So what happens when there’s a dust storm in Asia. Well on day one, high winds, arid region, dust gets lofted into the air and starts to travel, making its way to the Pacific Ocean two to four days later, approximately. And three days after that, here on the west coast of the United States. And so the air you’re breathing now could contain dust aerosol from Asia that originated one week earlier.
So what I like to say is what happens in Asia, doesn’t stay in Asia. But also what happens here in the U.S., doesn’t stay in the U.S., and we too export aerosols to other countries, to other continents. Now I get a lot of calls from people asking me about the air we breathe. Asking me about aerosols.
A farmer in Iowa wants to know if that industrial plant being built down the road, would fly ash emissions from that industrial plant impact his crops. Could it coat his soybean fields, his farm, his corn fields, these fields he worked so hard to maintain.
A woman from a day care wants to know if nanoparticles in the paint that she used to coat the walls of her daycare, could they get loose and get into the air. And they are nanoparticles there, because you can more easily clean the walls. But could they get loose, and could they get into the air.
So people want to know about aerosols, and can it effect me from a financial perspective, or from a health perspective. And so let’s talk about health for a moment, okay. We’ve known for some time, aerosols can impact our lungs, our pulmonary system, and people with asthma and COPD are most affected. My own daughter has asthma, and I’ve seen her having difficulty breathing, and that’s really hard to watch, and a lot of you parents out there might also have kids with asthma.
So exposure to aerosols can cause respiratory problems. It can cause a hard time breathing. Also the heart. There’s been a correlation between aerosols and cardiovascular health, so the heart is affected. But what I’m here to tell you today is that a brand new study has come out that has shown a correlation between pollution aerosols and dementia in older women.
So now we’re saying these aerosols can impact our brain health, and I would tell you I was totally surprised by that study, and I would say that’s something for all of us to really think about. Now that all sounds like bad news. I’m sorry I had to bring you some bad news.
But what I would say is that in my own lab working with students, I have a group of like 20 students trying to figure out what are the characteristics of aerosols that impact health, what are the characteristics that impact climate. Working together we are trying to really understand aerosols, and this our future, this is our next generation of scientists who want to work on these important topics. We also work in my laboratories located in the University of California San Diego campus.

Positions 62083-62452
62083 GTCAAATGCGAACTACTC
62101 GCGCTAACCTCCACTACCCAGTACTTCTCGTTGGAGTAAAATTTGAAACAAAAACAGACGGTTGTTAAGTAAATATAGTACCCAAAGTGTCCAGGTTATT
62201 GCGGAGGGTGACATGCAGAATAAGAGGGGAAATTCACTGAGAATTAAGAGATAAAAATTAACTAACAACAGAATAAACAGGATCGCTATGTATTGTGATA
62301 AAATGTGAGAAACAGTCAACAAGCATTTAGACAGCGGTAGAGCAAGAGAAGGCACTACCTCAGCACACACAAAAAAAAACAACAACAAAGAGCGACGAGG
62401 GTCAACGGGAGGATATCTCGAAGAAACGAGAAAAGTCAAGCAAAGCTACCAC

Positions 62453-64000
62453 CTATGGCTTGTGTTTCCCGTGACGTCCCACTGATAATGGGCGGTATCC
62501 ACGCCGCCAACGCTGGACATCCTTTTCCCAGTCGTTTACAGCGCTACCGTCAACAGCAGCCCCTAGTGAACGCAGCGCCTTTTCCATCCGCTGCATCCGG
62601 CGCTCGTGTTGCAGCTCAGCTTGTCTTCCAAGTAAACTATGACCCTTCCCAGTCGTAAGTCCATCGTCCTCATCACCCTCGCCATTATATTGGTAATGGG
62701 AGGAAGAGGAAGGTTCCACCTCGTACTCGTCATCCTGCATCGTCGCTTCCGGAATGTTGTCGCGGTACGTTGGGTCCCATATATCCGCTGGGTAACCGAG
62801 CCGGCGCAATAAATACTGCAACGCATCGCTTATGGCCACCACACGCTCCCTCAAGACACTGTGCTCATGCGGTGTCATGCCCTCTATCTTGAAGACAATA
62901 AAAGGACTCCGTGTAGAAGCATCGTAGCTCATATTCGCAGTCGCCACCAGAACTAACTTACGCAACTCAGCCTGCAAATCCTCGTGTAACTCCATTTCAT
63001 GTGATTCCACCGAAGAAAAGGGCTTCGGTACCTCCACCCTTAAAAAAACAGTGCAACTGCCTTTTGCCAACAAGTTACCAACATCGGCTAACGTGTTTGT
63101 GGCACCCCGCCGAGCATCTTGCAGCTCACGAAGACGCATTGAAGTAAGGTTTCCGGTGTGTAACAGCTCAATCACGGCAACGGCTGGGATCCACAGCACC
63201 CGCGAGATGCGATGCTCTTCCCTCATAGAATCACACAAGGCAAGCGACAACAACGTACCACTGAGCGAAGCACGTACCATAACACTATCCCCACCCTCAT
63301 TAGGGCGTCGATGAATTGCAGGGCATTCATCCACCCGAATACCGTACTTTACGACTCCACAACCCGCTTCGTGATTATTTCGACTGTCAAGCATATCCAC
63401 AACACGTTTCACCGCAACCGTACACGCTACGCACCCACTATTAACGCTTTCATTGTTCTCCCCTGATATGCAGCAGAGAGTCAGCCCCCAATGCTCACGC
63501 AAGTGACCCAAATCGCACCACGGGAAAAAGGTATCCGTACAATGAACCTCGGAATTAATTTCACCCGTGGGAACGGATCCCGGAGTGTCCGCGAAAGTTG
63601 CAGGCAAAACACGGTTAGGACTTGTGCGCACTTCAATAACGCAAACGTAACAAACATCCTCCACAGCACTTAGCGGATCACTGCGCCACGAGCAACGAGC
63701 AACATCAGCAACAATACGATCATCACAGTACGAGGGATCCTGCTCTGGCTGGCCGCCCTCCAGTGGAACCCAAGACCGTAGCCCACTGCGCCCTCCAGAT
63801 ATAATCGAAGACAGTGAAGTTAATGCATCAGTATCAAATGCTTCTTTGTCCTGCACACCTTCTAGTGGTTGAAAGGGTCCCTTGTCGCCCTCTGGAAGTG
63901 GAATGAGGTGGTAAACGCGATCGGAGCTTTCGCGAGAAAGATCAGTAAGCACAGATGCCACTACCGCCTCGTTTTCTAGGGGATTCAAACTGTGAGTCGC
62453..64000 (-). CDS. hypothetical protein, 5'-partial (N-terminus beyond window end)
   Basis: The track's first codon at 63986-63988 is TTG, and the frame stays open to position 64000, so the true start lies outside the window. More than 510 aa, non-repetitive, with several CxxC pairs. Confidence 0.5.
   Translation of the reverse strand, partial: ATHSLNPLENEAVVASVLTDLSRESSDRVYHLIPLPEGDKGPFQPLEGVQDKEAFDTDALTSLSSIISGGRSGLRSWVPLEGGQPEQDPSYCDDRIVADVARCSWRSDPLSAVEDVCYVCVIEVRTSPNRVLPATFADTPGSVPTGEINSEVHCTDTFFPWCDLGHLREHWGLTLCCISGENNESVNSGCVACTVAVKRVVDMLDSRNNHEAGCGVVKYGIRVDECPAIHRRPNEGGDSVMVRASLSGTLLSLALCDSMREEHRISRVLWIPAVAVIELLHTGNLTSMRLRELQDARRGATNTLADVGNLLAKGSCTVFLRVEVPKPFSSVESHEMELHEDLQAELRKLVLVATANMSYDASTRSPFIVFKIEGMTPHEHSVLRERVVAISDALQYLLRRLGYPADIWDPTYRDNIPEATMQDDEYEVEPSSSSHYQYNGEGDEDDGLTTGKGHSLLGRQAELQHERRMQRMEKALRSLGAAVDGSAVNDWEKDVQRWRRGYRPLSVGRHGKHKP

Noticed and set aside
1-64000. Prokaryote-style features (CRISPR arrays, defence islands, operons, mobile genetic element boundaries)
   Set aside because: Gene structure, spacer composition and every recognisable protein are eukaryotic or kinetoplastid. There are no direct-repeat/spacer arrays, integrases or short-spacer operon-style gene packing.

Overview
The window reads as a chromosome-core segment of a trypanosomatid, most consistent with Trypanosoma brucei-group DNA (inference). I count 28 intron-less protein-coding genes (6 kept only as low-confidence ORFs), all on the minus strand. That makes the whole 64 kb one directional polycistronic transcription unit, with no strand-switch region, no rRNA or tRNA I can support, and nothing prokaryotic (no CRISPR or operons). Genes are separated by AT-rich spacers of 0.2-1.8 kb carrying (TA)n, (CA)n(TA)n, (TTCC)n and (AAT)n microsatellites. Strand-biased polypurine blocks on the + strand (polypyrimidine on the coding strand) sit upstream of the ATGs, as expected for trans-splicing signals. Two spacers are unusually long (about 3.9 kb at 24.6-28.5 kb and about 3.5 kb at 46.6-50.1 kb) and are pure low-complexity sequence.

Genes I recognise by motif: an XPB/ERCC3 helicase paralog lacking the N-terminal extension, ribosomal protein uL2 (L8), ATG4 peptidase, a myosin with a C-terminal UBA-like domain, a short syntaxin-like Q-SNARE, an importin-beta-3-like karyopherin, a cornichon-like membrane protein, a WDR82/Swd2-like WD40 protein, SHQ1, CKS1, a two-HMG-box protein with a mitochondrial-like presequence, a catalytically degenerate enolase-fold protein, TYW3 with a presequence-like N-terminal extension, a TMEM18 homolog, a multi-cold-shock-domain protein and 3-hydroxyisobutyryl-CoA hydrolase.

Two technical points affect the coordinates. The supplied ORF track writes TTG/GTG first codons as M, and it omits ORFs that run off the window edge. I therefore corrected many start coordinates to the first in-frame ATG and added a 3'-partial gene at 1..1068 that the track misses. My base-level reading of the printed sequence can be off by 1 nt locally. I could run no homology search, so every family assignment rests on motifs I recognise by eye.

We also work with the Center on that campus called CAICE, where not only do we do research, but we also do education. We empower people to make environmental measurements to make measurements of aerosols. Schoolchildren can make measurements of aerosols. And so what I would say is that, working together we can do so much.
And what I mean by that is, why can’t we have the public make environmental measurements have something, an app on your cell phone, being able to report it out to a larger network. We measure rainfall, and we report that out to local weather forecasters. Why can’t we report that out nationally in a national network. Environmental measurements being made by people like you.
And so what I would say is that I’m fascinated with aerosols from a scientific perspective, from a public perspective, and I want to know more. Drom a public perspective, I think it’s imperative that you know more.
So working together, scientists, citizens, this is time for us to think about these kinds of problems more rather than less. And I think working together we can do so much more. So, if it’s worth listening to Every Breath You Take, or Dust in the Winds, let’s all take a deep breath, and think about the air we breathe.